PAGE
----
Before traveling with We Roam I always made “special trips” by myself. The people I did travel with before I started traveling solo didn’t work remotely, so when I needed to open my laptop to grind for a little, they didn’t understand it. Why are you working on vacation?! they would ask. I would tell them that work and vacation are not parallels. For me they intersect. I can hop on one road, then easily hop on the other. This is how I like to live my life. Still, they didn’t understand.
We Roam completely changed my feeling about traveling with other people. Because everyone traveling with We Roam has a job they’re passionate about – or they’re working to create something they’re passionate about – we’re all on the same page. Plus, everyone is as easygoing or more so than me. On a near whim we can travel from, say, Buenos Aires to Mendoza for the weekend. We can work by the pool, our legs in the sun, surrounded by the snowcapped Andes, and then easily transition to sharing a bottle (or three) of wine.
Sure, you can travel by yourself or with “other people,” but I’ll take traveling with Roamers any day.
Update: I lasted for 7 months
I love everyone who is part of this program: the founders, the employees, and my fellow roamers. But after 7 months I got burnt out from traveling and adapting to new cultures. As I write this, I’m in a plane back to the United States.
I think part of the reason I got burnt out is because I never had a stable job on the trip. While I had two full-time remote jobs in the span of seven months, I quit each sooner than the last. On the trip, I realized I was incapable of working for people unless they were building something deeply meaningful to me.
Because I quit these jobs, I had to keep digging into my saving to support my travels and activities. Over time, this caused me quite a bit of anxiety, to the point I couldn’t enjoy the trip. And because of this anxiety, I decided it was time to come home early and figure out what the hell I’m doing with my career.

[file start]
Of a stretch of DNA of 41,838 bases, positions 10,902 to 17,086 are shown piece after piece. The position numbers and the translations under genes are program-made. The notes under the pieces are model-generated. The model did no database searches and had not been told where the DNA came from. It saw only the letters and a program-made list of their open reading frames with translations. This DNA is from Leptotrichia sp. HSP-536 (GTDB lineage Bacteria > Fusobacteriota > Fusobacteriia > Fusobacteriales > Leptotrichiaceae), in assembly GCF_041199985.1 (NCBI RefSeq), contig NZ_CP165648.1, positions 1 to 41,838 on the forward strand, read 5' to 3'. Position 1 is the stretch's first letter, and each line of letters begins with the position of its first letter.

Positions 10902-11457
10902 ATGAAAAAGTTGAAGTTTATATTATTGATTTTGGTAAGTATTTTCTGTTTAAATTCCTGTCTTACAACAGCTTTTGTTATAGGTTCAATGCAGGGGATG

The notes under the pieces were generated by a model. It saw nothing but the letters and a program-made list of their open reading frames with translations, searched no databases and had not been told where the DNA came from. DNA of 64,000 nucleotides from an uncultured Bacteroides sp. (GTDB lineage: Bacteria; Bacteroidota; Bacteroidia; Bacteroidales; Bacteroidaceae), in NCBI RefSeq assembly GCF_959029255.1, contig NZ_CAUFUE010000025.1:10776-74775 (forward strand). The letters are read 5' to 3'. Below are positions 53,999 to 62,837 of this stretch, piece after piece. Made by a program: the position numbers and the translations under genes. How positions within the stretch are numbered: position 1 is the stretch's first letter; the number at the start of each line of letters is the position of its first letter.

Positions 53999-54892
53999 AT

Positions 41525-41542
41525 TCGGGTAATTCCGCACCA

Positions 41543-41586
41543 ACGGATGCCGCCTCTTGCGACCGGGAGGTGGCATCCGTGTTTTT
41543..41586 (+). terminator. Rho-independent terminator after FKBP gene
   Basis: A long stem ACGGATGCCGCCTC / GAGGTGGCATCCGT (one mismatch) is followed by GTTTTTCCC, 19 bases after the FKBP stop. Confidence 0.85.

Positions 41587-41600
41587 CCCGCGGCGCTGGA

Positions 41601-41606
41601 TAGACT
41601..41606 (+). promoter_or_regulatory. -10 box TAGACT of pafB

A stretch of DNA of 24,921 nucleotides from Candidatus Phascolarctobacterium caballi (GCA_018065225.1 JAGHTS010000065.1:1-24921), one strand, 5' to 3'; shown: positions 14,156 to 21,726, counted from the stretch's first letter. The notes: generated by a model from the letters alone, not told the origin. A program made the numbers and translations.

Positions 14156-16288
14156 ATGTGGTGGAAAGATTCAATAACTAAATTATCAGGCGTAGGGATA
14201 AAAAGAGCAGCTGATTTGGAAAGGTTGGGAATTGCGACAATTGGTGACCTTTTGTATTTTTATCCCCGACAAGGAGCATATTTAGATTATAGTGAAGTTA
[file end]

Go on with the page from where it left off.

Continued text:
Deciding to leave We Roam was one of the hardest decisions I’ve ever had to make. I find some consolation in that I traveled to 12 countries in 7 months instead of 12 (possible because of side trips).
Here’s a list of the cities I lived in and visited:
- Buenos Aires, Argentina (lived)
- Florianópolis, Brazil (lived)
- Bogotá, Colombia (lived)
- Rabat, Morocco (lived)
- Lisbon, Portugal (visited)
- Barcelona, Spain (lived)
- Nice, France (visited)
- Les Plages, Monaco (visited)
- Prague, Czech Republic (lived)
- Berlin, Germany (lived)
- Dublin, Ireland (visited)
- Amsterdam, Netherlands (visited)
Why We Roam rocks
I met so many awesome people. We Roam does an incredible job of vetting and accepting people and I hope they keep it up. I became friends with everyone on the trip. There were one or two dumbasses at the start, but they left the program pretty damn fast.
That said, if you’re an inconsiderate, selfish person, don’t consider joining We Roam. You’ll feel strange being around so many wholehearted and selfless people and end up leaving anyways. Save your money.
The people and the built-in community are what make the trip. The badass destinations help too.
How We Roam could improve
I had some really cool apartments and some really uncool apartments. When you’re paying $2,000 per month, the latter make you a little bitter.
Instead of having apartments all over the quality scale, I think it’d be better to have apartments consistently of higher-than-average quality rather than average or really high quality.
For the professional bit, I think We Roam should function like a monthly Hackathon. For instance, each roamer should come up with a goal each month and use the community’s help to hit that goal.
This all said, I recommend We Roam if you have a full-time remote job that you’re happy with and can see yourself sticking with for a year. It’s an awesome experience and the people are fun and lovely.